Baby Teeth: Encyclopaedia of Errors
The eruption of a baby's first tooth is always an exciting event in the family. However, parents tend to underestimate the importance of the first teeth. Of course, the baby teeth eventually fall out, but they are not just a temporary phenomenon. Baby teeth provide the basis for the jaw bones and muscles, and also pave the way for the molar teeth.
Teeth begin to form in a child in the womb at about the 7th-13th week of pregnancy. The first teeth usually erupt at 6-8 months of age and they grow in pairs. First there are the central incisors, then the lateral incisors, the first molars (4th in the row of milk teeth), canines, and finally at 2.5-3 years the second molars erupt (5th in the row of milk teeth). The fully-formed milk bite (the relative position of the dentition with tight closing of the upper and lower jaws) consists of 20 teeth.
Of course, these are approximate dates: teeth may occur at 1 year or at 3 months, there are children who are already born with them. This is nothing to be concerned about, the growth of teeth is individual to each child.
The reasons for delayed dentition may be a disorder of the calcium-phosphorus metabolism, reduced activity of the endocrine system, or various chronic infections. Milk teeth begin to change to permanent teeth at 5.5-6 years.
Often parents do not properly care for their baby’s oral cavity, or they misunderstand how to properly care for their child's first teeth. Because of this, certain misconceptions about baby teeth have become firmly rooted in the minds of adults.
The eruption of teeth is always accompanied by health problems in a baby. The child will have a fever, they will be very restless, stools may be affected etc.
Generally babies do not notice the teething period. Sometimes in children with weaker immune systems this physiological process is accompanied by general sickness, sleep disturbance, restless behaviour, crying, moods and increased body temperature. This is how the infant's body reacts to the stress caused by the growth of the teeth. These symptoms usually last for 2-4 days and then disappear. Fever and stool disorders may not be associated with teething, but caused by a disease which coincided with the eruption.
If the fever, stool disorders and other symptoms are quite severe, or are persistent, you should take your child to the paediatrician.
The first teeth do not necessarily require cleaning.
The teeth should be taken care of after their eruption. These days there are various tools for cleaning teeth: napkins, rubber finger cots, small toothbrushes. All these accessories can be purchased at the pharmacy. Particular attention during oral care should be paid to the base of the baby teeth at the gums, where plaque accumulates. It must be removed.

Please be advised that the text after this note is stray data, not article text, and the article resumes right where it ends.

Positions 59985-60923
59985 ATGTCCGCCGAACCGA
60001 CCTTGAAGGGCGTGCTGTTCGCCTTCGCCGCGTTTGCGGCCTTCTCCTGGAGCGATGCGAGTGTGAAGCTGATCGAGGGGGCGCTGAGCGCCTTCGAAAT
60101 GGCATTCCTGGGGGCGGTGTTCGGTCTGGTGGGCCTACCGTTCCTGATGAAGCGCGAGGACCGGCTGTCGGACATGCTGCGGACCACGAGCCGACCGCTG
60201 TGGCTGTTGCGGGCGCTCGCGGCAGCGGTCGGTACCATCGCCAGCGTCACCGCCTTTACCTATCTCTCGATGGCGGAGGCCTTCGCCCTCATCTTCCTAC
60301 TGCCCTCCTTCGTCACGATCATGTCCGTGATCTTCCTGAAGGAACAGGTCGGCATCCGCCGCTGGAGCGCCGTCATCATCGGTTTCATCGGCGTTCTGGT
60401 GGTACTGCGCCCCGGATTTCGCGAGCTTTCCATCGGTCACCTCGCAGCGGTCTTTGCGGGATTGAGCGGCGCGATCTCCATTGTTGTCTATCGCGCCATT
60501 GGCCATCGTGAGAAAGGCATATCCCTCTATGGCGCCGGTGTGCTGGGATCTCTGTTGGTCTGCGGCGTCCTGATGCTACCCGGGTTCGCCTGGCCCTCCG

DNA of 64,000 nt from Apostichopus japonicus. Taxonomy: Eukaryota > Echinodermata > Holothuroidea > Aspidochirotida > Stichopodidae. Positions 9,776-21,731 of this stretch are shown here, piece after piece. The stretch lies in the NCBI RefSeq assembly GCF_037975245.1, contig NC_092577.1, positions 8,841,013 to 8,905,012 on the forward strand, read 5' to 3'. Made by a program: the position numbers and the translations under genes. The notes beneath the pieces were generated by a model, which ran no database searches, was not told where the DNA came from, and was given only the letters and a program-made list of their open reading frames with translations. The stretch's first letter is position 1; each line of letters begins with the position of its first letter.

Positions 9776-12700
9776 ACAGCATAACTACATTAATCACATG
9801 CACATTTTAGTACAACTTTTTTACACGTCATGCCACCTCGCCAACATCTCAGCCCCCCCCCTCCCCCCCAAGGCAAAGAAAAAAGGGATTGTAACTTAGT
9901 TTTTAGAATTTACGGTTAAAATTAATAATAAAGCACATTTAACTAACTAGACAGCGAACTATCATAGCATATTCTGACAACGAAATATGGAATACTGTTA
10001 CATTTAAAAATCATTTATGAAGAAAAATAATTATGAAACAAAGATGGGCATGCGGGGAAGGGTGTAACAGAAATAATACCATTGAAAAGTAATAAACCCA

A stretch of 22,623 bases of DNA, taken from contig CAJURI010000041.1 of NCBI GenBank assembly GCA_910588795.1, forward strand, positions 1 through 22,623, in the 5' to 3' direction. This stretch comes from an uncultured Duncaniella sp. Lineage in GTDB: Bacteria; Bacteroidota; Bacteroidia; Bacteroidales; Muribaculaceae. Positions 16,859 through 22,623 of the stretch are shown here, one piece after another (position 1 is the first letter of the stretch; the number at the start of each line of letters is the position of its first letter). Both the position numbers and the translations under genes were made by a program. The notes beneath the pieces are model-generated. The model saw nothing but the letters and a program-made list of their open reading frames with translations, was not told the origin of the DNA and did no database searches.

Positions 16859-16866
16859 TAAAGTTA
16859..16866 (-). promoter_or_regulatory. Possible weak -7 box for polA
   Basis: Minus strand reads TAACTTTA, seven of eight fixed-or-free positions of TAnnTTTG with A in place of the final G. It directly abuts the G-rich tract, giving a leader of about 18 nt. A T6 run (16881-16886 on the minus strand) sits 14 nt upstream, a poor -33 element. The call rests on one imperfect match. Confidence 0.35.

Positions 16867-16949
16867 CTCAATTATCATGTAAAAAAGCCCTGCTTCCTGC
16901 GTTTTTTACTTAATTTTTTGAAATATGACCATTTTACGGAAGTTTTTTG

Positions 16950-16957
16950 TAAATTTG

In babies that are breastfeeding their teeth should be cleaned after each feeding. At the age of 1 year old a children's toothbrush can be bought for the child with soft bristles to protect their tender gums from damage. Starting from 2 years teeth should be cleaned 2 times a day - morning and evening. The earlier the baby learns to brush their own teeth, the faster they will get into this habit and as they grow older, it will be easier for them to realise the need for daily oral care.
You should start teaching children to brush their teeth at the age of 1.5 years. At first, parents will need to help their child to brush their teeth, until they learn to do it themselves. However, you will have to monitor them for a long time, as the child will only be able to clean their teeth properly towards the age of 4-5 years. It is important to regularly show your child by example how to brush teeth properly. You must first rinse your mouth with warm water. Close your mouth and smile broadly, without opening the jaw. Now, in small circular motions brush the sides of your teeth from the cheek to the front teeth. Then open your mouth and move the brush to the chewing surfaces of teeth, moving it back and forth. In gentle sweeping movements pass over the inner surface of the teeth. Thoroughly rinse your mouth.
Your child will not need a baby toothpaste, any toothpaste will do.
Infants must have their own toothpaste, according to their age. Children's toothpaste is designed specifically for milk teeth, and its composition is different from adult toothpastes. All children's toothpastes are made with a soft gel base and do not contain abrasive elements, ie tough, aggressive microparticles, which can damage the sensitive enamel.
Do not forget that your baby may swallow the toothpaste. Toothpaste manufacturers take this into account and create a neutral compound that will not irritate the stomach if swallowed and will not cause harm to your child’s body. And most importantly, children need to like the taste of toothpaste: tooth brushing should be a pleasant experience for your child.
Children's toothpaste can be bought in the pharmacy. When purchasing toothpaste you should go by the child's age, which the toothpaste is designed for: it is shown on the packaging or on the tube. If you are in doubt and cannot understand all the products on offer, you should consult your dentist. Your doctor can help you find the right products for oral hygiene.
Baby teeth do not need to be treated, because they will drop out in any case.